Is a distance base better for you?

I had a wonderful question this past week from one of the runners I coach. He is getting great results with a new program that has added a lot more quality running than he ever had run. He asked if his past few years of running lots of longer runs and miles in general laid down a base that enabled him to improve so much.

The answer is yes and no.

Anyone who goes from couch potato to running will immediately improve on all measures of fitness (VO2max, lactate threshold, etc.). It wouldn’t matter if it were slow miles, long runs, intermediate runs, tempo runs, or interval training. So, in that way, yes all the miles he had previously run laid a nice foundation and general conditioning to launch off and show nice gains quickly!

Over the past 10 plus years some wonderful research has been done around the world (France, Finland, New Zealand to mention a few) that show another side to conditioning. The old method and philosophy of training at Long Slow Distance (LSD) for a “base period” has suffered major blows. Those researchers are showing that right from the start introducing interval-like work not only affects all the same fitness markers as “miles and miles of running” but it also does it in less dedicated workout time. That makes it more efficient training. Think about it – same or better results with less time in the activity. And, interval type training does something that slow miles do not do: it makes you faster. Through neuromuscular training you specifically train your muscles to “fire” fast instead of slow. We now know that slow running begets slow runners and surprise, surprise fast running begets fast runners.

So, this is where all those base miles do not provide that unique “base” formerly thought. That very same “base” could have been attained through interval training and combinations of all the training methods.

OK now here is the caveat. (Where would we be without your caveat of the day?) Any training – long and slow or short and fast – has to be entered into gradually. You would not want to start running 60 mile weeks straight off the couch. Likewise you don’t want to hit the track and sprint all out for four sets of 4×400 meters. You are asking for injury in either case. [Though statistically, higher mileage has a higher correlation to injuries.]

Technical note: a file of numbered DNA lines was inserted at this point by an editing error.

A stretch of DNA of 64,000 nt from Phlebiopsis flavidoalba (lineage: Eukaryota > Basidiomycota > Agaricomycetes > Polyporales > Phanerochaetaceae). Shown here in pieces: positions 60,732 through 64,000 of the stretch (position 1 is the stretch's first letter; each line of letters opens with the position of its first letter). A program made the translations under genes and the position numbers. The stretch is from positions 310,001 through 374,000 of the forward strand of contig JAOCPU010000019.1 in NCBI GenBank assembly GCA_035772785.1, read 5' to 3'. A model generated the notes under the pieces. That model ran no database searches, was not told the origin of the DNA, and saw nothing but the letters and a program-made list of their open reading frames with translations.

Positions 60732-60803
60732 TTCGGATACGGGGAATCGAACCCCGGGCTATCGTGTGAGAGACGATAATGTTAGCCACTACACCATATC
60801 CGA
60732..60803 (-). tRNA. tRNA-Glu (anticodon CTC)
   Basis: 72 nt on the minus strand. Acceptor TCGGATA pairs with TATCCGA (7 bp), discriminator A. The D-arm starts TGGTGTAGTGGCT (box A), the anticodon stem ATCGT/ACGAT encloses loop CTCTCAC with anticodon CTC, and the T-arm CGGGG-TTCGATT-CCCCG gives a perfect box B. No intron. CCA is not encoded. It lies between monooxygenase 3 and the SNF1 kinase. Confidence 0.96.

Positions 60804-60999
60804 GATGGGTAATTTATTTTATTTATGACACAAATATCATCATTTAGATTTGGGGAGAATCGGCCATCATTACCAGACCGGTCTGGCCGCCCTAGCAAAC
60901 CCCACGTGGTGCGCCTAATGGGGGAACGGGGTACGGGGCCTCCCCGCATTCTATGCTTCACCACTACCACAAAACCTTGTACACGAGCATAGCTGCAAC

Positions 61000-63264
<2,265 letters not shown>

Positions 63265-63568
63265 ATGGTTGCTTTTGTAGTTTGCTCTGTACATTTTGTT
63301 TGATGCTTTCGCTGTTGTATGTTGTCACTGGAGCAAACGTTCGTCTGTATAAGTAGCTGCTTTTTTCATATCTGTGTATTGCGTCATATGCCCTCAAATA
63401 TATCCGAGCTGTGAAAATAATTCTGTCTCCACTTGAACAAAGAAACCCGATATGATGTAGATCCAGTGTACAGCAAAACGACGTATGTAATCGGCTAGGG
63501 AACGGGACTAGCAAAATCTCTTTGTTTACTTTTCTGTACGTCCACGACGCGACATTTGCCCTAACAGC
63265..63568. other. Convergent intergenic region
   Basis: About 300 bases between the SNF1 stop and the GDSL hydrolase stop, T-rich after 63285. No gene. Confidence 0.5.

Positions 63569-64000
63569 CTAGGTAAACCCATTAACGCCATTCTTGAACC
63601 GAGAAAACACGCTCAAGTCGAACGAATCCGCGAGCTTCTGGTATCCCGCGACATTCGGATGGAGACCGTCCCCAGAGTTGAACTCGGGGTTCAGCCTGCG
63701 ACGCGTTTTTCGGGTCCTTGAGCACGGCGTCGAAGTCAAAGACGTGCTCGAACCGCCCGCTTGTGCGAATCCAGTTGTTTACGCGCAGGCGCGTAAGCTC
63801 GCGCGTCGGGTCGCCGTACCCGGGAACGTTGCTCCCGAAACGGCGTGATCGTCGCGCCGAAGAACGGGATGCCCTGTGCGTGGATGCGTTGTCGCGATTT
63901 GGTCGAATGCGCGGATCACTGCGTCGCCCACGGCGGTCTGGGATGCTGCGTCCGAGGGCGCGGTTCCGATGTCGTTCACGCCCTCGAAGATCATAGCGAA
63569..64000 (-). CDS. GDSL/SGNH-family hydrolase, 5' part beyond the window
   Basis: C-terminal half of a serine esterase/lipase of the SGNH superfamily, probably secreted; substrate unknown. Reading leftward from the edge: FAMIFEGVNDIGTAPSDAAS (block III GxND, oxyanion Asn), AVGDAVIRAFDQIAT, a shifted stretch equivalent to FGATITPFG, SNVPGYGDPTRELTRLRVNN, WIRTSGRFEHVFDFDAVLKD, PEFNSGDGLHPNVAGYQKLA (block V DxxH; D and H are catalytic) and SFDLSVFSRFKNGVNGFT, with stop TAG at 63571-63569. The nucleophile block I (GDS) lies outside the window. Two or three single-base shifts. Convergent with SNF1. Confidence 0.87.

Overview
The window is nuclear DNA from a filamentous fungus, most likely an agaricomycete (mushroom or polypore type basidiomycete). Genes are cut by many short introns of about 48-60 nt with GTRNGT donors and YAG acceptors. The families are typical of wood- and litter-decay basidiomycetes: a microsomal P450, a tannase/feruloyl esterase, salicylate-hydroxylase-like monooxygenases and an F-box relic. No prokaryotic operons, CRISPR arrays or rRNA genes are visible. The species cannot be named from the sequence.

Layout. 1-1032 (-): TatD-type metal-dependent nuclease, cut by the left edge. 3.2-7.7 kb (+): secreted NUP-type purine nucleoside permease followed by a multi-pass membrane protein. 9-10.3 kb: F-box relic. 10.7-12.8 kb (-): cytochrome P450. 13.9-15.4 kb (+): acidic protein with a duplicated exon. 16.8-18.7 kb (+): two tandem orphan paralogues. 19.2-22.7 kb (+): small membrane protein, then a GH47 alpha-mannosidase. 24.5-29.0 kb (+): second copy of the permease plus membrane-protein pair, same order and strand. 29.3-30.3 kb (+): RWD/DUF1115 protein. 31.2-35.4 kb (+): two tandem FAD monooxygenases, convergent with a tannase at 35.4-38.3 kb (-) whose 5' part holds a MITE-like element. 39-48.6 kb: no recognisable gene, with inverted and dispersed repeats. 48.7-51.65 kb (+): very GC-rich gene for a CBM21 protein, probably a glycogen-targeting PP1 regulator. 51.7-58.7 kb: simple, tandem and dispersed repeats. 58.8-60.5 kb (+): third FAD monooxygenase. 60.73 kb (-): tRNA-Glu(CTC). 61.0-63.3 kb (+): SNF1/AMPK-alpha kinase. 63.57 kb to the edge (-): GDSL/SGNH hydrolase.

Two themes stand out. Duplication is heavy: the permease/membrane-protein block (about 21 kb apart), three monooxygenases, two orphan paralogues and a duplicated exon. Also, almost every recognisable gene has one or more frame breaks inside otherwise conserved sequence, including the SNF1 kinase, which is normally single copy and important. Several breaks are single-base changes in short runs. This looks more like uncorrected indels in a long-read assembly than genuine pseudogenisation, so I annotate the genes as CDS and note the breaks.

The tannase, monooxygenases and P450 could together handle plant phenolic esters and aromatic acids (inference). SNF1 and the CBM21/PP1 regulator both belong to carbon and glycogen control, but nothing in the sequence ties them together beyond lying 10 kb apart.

The important thing is to gradually introduce whatever type of training you want to do. Even with extensive backgrounds (i.e. base) in running to jump into hill training 3 times a week will get you injured fast! If you gradually and progressively introduce quality, your tendons, muscles, joints and ligaments will adapt and you will progress.

By the way, gradual is a relative term. It is not the same for everyone. You manage introducing new aspects of training by working with all three major elements of training: intensity, duration and frequency.

The message is that you do not need to wait to do faster running. Do it now. Benefit now.


About Dean Hebert

I’m a mental game coach, author and speaker. I work with individual athletes, parents, coaches, and teams on sports performance enhancement. Beyond my academic post-graduate work in sports psychology - the psychology behind athlete performance – I am a certified Mental Games Coaching Professional (MGCP) and certified hypnotherapist. I’ve authored several books and hundreds of articles. “Coach, I didn’t run because…” (2008) is a seriously light-hearted look at making excuses not to workout and how to overcome them. “Focus for Fitness” (2009) and “Screw the Goals Give me the Donut” (2010) are two of my eBooks on mental game approaches for the everyday athlete. I wrote these because I believe that everyone can benefit from the powerful mental techniques that the world’s best athletes use. I have been cited in Runners World, Best Health magazine (CN), SWEAT Magazine, and the Washington Examiner amongst many other publications. I have been a featured mental games coach in Runner’s World and for the internationally acclaimed trail running resource - I also regularly appear on sports and fitness talk shows such as LTKFitness, Runnersroundtable and for more than three years I have co-hosted a weekly video series with Coach Joe English for I specialize in mental toughness training. My clients include tennis, synchronized swimming, golf, race-kart, soccer, motocross, volleyball, MMA, cycling (road, off-road, time-trialist), running, duathlon and triathlon, basketball, football and baseball athletes. I have coached world-class athletes and athletes internationally. I have a passion for working with youth athletes and helping them apply mental game skills and techniques to all areas of life. Most importantly, my aim is to have people enjoy sports and life to their fullest through peak performances.